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Weihenstephan is known for being the oldest brewery in the world. In year 725 the Benediktiner Monastery was founded on the Weihenstephaner hilltop. Here the monks invented the brewing of beer and in 1040 the Klosterbrauerei Weihenstephan was officially opened. During the next 1000 years the monastery went through many difficult times. Weihenstephan was ran over and destroyed amongst others by the Swedes, French and Austrians. Besides that, the monastery burnt completely down four times. Even the heavy earthquake in 1348 and three plague epidemics did not make the monks give up! Unfortunately, in 1803 the monastery was closed and all the interiors and property rights went into the hands of the State of Bavaria. However, the brewery business was under the control of the Royal Staatsgut Schleißheim (district of Munich) and could therefore continue. In 1852 the Bavarian Brewery School moved from Schleißheim to Weihenstephan where the art of brewing is still taught. Today, the location is the centre of the brewing technology in Germany and even worldwide.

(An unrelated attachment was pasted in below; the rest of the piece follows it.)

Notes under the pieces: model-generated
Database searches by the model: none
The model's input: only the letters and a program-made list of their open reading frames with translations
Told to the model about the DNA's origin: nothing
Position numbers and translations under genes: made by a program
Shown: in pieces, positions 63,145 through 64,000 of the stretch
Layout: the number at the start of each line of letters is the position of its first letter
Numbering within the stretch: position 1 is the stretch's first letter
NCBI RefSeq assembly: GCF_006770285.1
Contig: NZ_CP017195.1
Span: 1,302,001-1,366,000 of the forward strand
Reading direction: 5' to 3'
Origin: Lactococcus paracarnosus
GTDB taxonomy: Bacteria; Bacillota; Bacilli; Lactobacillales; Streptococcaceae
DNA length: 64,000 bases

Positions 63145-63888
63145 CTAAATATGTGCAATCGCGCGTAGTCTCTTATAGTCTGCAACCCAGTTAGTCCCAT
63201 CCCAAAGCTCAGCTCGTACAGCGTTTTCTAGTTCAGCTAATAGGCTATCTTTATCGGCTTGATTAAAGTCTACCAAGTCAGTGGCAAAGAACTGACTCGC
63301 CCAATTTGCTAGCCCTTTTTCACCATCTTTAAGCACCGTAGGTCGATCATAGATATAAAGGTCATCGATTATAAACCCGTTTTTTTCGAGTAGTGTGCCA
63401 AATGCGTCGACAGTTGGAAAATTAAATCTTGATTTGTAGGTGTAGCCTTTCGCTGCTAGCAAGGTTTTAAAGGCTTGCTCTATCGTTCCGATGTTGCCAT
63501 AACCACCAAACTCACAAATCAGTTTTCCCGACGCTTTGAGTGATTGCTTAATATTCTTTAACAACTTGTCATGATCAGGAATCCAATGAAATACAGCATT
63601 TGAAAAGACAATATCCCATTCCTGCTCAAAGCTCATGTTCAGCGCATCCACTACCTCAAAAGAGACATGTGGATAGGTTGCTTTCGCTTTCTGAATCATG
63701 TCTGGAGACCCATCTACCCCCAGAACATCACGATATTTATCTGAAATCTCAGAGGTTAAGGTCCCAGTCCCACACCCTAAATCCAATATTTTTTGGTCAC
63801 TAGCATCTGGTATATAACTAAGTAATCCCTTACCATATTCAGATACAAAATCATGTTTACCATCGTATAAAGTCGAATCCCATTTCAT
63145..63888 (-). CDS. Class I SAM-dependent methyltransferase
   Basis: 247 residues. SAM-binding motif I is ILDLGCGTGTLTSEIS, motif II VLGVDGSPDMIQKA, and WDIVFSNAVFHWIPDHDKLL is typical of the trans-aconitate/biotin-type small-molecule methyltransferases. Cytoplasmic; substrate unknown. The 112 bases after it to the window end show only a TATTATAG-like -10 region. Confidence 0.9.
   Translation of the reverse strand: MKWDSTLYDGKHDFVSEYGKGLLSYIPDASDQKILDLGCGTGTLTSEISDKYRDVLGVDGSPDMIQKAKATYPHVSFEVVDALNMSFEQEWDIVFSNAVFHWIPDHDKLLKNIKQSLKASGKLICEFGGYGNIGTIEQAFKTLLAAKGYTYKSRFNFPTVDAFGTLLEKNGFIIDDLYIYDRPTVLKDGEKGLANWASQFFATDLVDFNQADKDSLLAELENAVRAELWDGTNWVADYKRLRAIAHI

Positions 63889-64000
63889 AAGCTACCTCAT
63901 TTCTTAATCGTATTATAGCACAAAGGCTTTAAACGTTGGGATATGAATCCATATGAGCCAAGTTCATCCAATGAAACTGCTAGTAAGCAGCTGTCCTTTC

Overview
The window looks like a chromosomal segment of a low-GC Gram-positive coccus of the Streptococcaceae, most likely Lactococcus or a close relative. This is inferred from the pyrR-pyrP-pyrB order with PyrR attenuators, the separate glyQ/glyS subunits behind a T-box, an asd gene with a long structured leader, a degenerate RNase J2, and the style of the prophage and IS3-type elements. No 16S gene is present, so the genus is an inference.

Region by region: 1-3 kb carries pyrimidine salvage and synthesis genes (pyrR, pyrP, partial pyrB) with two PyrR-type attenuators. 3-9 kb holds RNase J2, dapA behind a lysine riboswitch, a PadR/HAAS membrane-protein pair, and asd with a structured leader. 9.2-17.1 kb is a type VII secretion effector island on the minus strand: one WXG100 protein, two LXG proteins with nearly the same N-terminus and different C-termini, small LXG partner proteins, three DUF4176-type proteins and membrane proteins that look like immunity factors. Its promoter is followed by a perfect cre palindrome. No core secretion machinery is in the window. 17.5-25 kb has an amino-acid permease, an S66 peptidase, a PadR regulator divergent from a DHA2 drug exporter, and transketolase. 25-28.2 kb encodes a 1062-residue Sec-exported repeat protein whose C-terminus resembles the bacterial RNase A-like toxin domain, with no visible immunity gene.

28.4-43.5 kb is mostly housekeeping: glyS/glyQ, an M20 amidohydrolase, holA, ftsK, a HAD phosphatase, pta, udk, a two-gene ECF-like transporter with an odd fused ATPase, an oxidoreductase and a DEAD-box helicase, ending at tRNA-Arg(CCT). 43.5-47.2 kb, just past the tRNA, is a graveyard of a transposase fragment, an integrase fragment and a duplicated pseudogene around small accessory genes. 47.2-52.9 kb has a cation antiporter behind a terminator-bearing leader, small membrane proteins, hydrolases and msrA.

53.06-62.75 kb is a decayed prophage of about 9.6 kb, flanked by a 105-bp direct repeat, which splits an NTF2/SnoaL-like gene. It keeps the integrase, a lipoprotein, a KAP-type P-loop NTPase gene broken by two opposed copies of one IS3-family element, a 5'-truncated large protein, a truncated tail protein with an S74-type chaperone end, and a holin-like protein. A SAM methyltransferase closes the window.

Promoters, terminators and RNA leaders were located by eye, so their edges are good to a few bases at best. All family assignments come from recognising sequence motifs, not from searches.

The beer garden has 360 seats in the self-serviced area, 100 seats on the serviced terrace and 80 seats in the beer garden Salett'l, an outside roofed seating area. Large broad-leafed trees completely shade the self-serviced area while the serviced tables are shaded by sun-umbrellas.
Apart from beeing the oldest brewery in the world, Weihenstephan is the birthplace of the "Obazda", a Bavarian cheese specialty. Katharina Eisenreich, the Innkeeper of the beer garden between 1920 until 1958, began serving homemade Obazda to guests, which soon thereafter became a traditional Bavarian dish that is sold in every beer garden today. Industrial production of Obazda, including export products, is still only done in Bavaria.